At last, your baby is here! After nine months of wondering, waiting, and anticipating, you can now hold that awesome bundle of cuteness in your arms.
Maybe you did not expect your baby to be wrinkled and puffy-eyed with a slight cone-head, however, it makes sense if you consider how long she stayed in your watery and cramped uterus, followed by a firm squeeze via the birth canal.
Fortunately, she is beautiful to you, and happily, she will become even more photogenic as the days and weeks progress.
Remember to enjoy all those first feedings, first skin-to-skin snuggles, and first cuddles. Now is the time to begin the bonding process with the latest member of your family.
Bear it in mind that, those feelings of attachment and love do not always happen automatically. They could take some time to grow over the forthcoming weeks and months.
What should you expect during your newborn’s first week of life? Here’s a clue:
Your Baby and 1-Week-Old Newborn’s Development
What will your newborn be able to do during this week? She will be able to briefly lift her head when placed on her stomach.
She will also be able to concentrate on objects which are within 9 to 16 inches away – precisely the same distance your face will be when you are looking at her. Something you will most likely be doing a lot this week (as well as in other weeks to come)!
Your Baby and 1-Week-Old Newborn’s Growth
The average newborn typically weighs in around 7½ pounds, with a length of about 20 inches. Is your newborn smaller or bigger than that?
A study conducted by the California State University revealed that the majority of full-term newborns often weigh between 5½ and 9½ pounds and then clock in between 17 and 23 inches long.
Sleeping and Feeding in Your Newborn’s First Week of Life
Your baby would sleep most of the time, only waking up every 2-3 hours to feed. New babies can’t sleep throughout the night. They have tiny stomachs, thus they have to wake and feed from time to time.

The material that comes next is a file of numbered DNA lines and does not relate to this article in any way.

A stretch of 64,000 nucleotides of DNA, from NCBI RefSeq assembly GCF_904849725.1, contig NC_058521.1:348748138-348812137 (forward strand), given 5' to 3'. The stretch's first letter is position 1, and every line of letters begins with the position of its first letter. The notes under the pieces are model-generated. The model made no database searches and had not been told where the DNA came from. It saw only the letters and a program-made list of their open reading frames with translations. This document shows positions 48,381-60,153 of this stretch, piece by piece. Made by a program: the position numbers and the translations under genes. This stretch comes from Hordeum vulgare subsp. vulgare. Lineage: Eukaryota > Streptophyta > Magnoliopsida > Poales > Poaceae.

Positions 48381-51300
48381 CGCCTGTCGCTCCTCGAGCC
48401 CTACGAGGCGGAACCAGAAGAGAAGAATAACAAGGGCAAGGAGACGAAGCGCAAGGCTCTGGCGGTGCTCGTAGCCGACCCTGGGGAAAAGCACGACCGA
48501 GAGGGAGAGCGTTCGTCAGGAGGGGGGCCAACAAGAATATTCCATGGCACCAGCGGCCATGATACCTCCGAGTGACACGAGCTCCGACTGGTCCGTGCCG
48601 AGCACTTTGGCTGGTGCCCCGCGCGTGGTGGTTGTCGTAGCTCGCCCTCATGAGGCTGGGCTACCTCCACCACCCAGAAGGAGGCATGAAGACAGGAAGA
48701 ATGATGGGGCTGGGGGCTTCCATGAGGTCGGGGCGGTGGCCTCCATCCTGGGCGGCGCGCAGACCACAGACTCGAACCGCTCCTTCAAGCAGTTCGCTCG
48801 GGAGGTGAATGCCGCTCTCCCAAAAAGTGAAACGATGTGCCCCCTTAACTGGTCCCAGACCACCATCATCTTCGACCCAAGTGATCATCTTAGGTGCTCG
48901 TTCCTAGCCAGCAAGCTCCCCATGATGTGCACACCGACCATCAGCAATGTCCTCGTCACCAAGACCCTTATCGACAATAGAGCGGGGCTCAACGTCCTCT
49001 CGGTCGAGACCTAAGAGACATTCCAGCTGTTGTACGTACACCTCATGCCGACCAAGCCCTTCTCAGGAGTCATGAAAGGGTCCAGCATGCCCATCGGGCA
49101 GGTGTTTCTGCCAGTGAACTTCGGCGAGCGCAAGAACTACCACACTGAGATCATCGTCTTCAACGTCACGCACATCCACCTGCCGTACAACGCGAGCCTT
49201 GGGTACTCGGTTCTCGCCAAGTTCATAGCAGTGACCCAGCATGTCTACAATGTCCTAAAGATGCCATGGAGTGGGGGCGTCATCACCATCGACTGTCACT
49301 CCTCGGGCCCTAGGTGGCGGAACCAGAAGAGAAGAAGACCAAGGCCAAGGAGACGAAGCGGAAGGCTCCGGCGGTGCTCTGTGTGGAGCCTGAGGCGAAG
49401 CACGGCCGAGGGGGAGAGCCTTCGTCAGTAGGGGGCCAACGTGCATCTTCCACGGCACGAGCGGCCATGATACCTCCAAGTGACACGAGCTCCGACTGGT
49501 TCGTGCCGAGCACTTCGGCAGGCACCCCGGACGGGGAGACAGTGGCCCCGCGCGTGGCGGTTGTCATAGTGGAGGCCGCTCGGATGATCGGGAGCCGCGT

Your newborn will normally wake herself whenever she needs to feed. However, you might need to wake some babies for feeding. For instance, newborns who are very small, jaundiced, or have lost a lot of weight.
Common Health Problems in Your Newborn’s First Week of Life
It is okay for your baby to lose some pounds during the first four days after childbirth as she loses excess fluid. Although, this weight loss should not be more than 10 percent of her birth weight.
Most newborns regain their birth weight after a week or two. In case your newborn has lost a lot of weight, she may have to remain in the hospital with you for some time to ensure she’s feeding properly and gaining weight every day.
Newborns can develop all kinds of rashes, which typically are not serious. However, in case your newborn has a rash, it is best to have a child and family nurse or your GP check it out. Common rashes are nappy rash, cradle cap, eczema, heat rash, and dry skin.
In case something does not seem right and you are worried about your baby, ensure you seek medical help. Contact your GP or midwives at the unit where your newborn was delivered.
The first week of your newborn’s life can be challenging, but with the help of this article, such a task should become less stressful.